It being mid-winter (typically a doldrums in movie theaters), it's a cozy relief to be able to throw open the door and find M. Night Shyamalan standing there with his near-annual helping of high-concept thriller. His last one, "Old," about vacationers trapped on a private beach where aging is accelerated — a kind of high-speed "White Lotus" — fittingly arrived in the summer. But this quieter, gloomier time of year seems perfectly designed for Shyamalan to burst in with his signature brand of big-screen bonkers and some new twists to the age-old question of "Who's there?"
"Knock at the Cabin," which opens in theaters Friday, is at once like every previous Shyamalan film and a thrilling departure. Gimmicky set-up? Check. Queasy spiritualism? You bet. But as a self-contained, handsomely staged thriller — after the knocking, the film takes place almost entirely within a remote cabin — Shyamalan's latest finds the filmmaker working in an appealingly straightforward and stripped-down fashion.
We have our cabin, our small cast of characters and, above all, our preposterous premise. Though Shyamalan's films often flirt with higher powers and existential conundrums, nothing reigns in his movie universe more than The Concept. And in the gripping "Knock at the Cabin," he carefully teases it, exploits it and dutifully follows it to its ultimate conclusion with the command of a seasoned professional.
Just outside a cabin in a wooded forest, 7-year-old Gwen (Kristen Cui) is collecting grasshoppers in a glass jar. "I'm just going to learn about you for a while," she tells one as she slides it into the jar. Shyamalan, too, is gathering specimens into a hermetically sealed vessel for inquiry. One calmly walks right out of the woods. A hulking, bespectacled man (Dave Bautista) strides up to Gwen, politely introduces himself as Leonard and makes kindly chit chat while occasionally glancing back over his shoulder. Then he says the reason he's there makes him heartbroken. He describes it as "maybe the most important job in the history of the world."
Before you exclaim "Podiatry!" Leonard's job turns out to be a tad more sinister. He and three others, who soon also emerge from the forest, are there, as Leonard patiently lays out, to give Gwen's parents a choice that will dictate the fate of the world. After forcing their way into the cabin, Leonard — flanked by Sabrina (Nikki Amuka-Bird), Redmond (Rupert Grint) and Adriane (Abby Quinn) — informs Gwen's two dads, Eric (Jonathan Groff) and Andrew (Ben Aldridge) — that they must make a sacrifice to stave off global apocalypse. Each has come to the cabin after all-consuming visions — like warped versions of those that preoccupy the characters in "Close Encounters of the Third Kind" — of the doom that awaits if the family in this random cabin doesn't, within hours, kill one of themselves.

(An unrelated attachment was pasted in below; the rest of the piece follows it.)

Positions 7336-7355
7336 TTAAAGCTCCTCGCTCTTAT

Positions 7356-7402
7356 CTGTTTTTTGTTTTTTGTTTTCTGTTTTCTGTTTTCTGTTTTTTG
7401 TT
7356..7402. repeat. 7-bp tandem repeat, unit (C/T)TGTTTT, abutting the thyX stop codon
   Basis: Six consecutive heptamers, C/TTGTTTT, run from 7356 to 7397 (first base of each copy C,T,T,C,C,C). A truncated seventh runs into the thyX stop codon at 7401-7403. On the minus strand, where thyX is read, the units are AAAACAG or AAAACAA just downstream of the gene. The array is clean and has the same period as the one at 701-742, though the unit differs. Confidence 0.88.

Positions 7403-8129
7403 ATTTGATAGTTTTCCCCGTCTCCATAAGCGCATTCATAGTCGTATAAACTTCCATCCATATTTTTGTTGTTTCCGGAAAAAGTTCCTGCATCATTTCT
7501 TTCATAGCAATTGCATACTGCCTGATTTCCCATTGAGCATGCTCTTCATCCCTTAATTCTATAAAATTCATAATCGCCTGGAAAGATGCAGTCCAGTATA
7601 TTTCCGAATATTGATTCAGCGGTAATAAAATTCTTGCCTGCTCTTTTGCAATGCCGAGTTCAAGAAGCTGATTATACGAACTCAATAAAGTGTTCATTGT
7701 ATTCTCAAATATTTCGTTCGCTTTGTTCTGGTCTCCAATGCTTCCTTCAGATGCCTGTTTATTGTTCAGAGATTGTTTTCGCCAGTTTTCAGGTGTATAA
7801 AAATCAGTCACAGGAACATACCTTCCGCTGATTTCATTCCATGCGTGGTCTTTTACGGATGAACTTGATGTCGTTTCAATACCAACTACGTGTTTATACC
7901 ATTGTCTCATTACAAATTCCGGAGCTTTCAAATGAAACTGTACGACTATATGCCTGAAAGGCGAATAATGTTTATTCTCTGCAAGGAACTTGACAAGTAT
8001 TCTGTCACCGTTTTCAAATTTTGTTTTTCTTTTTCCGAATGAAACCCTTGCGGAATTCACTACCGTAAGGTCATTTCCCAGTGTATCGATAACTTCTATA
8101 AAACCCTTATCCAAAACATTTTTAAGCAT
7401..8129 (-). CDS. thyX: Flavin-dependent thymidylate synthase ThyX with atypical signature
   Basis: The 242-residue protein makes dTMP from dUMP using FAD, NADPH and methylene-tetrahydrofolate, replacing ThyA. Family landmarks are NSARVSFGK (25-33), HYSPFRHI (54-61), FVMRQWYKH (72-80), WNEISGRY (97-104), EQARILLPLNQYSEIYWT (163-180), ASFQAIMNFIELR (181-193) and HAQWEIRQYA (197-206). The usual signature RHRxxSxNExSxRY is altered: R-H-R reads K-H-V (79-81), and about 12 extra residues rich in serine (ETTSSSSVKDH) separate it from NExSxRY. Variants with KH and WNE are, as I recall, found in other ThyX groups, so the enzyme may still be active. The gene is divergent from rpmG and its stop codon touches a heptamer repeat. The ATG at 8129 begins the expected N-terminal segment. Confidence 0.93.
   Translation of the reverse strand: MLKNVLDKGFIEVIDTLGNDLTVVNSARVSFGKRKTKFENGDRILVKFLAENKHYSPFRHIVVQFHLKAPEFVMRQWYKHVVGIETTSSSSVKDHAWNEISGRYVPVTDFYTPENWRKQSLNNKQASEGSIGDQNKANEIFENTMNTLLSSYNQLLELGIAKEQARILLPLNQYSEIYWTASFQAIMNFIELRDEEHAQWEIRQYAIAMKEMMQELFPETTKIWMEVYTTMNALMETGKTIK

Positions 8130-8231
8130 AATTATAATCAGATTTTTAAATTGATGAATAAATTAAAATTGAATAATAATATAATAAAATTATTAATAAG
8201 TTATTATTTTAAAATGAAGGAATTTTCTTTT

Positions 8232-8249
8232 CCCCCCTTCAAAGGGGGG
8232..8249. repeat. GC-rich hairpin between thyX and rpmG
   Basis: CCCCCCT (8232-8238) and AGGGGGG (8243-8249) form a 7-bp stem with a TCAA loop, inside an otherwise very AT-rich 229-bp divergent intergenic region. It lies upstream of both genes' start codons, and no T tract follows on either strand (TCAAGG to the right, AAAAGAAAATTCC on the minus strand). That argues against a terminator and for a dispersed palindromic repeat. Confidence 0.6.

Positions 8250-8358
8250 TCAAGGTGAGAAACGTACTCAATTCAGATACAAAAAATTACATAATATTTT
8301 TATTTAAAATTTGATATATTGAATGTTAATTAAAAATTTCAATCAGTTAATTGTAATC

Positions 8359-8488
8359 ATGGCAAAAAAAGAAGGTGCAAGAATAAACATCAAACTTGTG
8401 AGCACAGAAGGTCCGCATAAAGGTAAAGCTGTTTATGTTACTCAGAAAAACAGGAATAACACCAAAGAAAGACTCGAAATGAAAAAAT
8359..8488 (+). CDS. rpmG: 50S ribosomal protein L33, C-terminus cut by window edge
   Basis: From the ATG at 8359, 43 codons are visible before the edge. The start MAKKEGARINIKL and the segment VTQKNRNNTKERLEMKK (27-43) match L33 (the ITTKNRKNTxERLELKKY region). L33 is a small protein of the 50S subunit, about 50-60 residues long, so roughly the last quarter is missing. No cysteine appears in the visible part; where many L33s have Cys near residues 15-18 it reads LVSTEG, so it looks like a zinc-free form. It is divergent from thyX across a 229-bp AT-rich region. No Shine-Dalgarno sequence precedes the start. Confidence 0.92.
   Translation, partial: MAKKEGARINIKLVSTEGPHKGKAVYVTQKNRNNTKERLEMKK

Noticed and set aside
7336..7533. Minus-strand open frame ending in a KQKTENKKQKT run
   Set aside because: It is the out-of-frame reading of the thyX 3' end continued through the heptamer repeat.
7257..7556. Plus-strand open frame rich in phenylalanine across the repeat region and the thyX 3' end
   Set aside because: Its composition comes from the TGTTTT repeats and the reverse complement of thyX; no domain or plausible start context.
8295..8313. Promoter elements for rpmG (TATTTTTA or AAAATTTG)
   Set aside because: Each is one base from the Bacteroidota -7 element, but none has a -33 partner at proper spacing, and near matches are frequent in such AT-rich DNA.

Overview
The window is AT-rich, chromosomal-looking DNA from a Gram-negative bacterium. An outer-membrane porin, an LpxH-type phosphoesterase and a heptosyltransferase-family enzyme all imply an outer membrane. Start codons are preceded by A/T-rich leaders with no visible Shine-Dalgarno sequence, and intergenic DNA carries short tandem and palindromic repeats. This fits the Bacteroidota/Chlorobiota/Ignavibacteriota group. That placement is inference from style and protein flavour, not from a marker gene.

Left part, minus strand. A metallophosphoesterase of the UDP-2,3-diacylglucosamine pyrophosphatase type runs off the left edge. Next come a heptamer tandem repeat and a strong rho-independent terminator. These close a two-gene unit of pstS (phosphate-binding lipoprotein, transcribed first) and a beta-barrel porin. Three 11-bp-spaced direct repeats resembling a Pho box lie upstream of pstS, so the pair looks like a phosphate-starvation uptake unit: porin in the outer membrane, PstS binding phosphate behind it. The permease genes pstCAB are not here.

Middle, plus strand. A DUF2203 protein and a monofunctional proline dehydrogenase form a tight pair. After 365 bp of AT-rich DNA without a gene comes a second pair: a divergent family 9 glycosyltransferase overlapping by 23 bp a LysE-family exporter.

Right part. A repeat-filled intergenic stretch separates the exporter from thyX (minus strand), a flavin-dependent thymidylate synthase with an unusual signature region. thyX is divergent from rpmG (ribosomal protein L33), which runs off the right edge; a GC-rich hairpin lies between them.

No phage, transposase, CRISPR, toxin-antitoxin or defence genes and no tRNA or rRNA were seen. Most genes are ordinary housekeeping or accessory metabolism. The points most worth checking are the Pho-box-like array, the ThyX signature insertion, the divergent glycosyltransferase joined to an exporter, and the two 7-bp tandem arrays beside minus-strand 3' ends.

This isn't, like last year's "Barbarian," another chastening example of the dangers that lurk within the poorly chosen Airbnb, (though I, for one, will henceforth not be clicking "Shyamalanian allegory" in all future bookings). This is, like most of Shyamalan's schemes, a sincere metaphorical proposition. What's more important: Preserving one's family or the larger world?
There are, of course, reasons to be dubious of strangers who turn up in your vacation rental asking for blood to spare humanity. Are they delusional? Has this gay couple been targeted? Do their demands not sound a little like the nuttery of some of today's real-world attackers? Eric and Andrew sense the same kind of brutality that they've experienced all their lives as gay men. Flashbacks to their past, including moments of bliss and pain, suggest this lurid episode is part of a larger narrative of a loving family forged against a harsh world. "Always together" is the couple's mantra.
But the way the four intruders speak is at odds with that possibility. They seem genuinely concerned for the wellbeing of the family. They identify themselves as regular people, some with families of their own, who are reluctantly but necessarily carrying out a duty. They are making their own sacrifice, too. Bautista, in one of his finest performances, is more sweet than menacing, even while wielding a heavy weapon. Amuka-Bird, too, is an affectingly sensitive presence.
The performances, all around, are convincing, and Shyamalan arrestingly stages the intense standoff as blood begins to spill and calamities, seen on television, mount. The tale, adapted from Paul G. Tremblay's 2018 novel "The Cabin at the End of the World" with a notable tweak to the ending, cleverly inverts the home invasion thriller.
There are, undoubtedly, deeper avenues of exploration left unexamined. But there are also B-movie pleasures that deviate from horror convention, and even some of the director's own trademark sensibilities. Shyamalan doesn't pump up the violence, nor does he rely on plot twists to carry "Knock at the Cabin" along. Instead, the film works as a brutal, neatly distilled kind of morality play that toys with fatalism, family and climate change allegory. What most distinguishes Shyamalan's film is how it dares to consider whether some things are more important than family. In apocalyptic big screen spectacles, family is almost always the last and most abiding refuge. Here, it may be an impediment.
"Knock at the Cabin," a Universal Pictures release, is rated R by the Motion Picture Association for violence and language. Running time: 100 minutes. Three stars out of four.
Jake Coyle is an AP film writer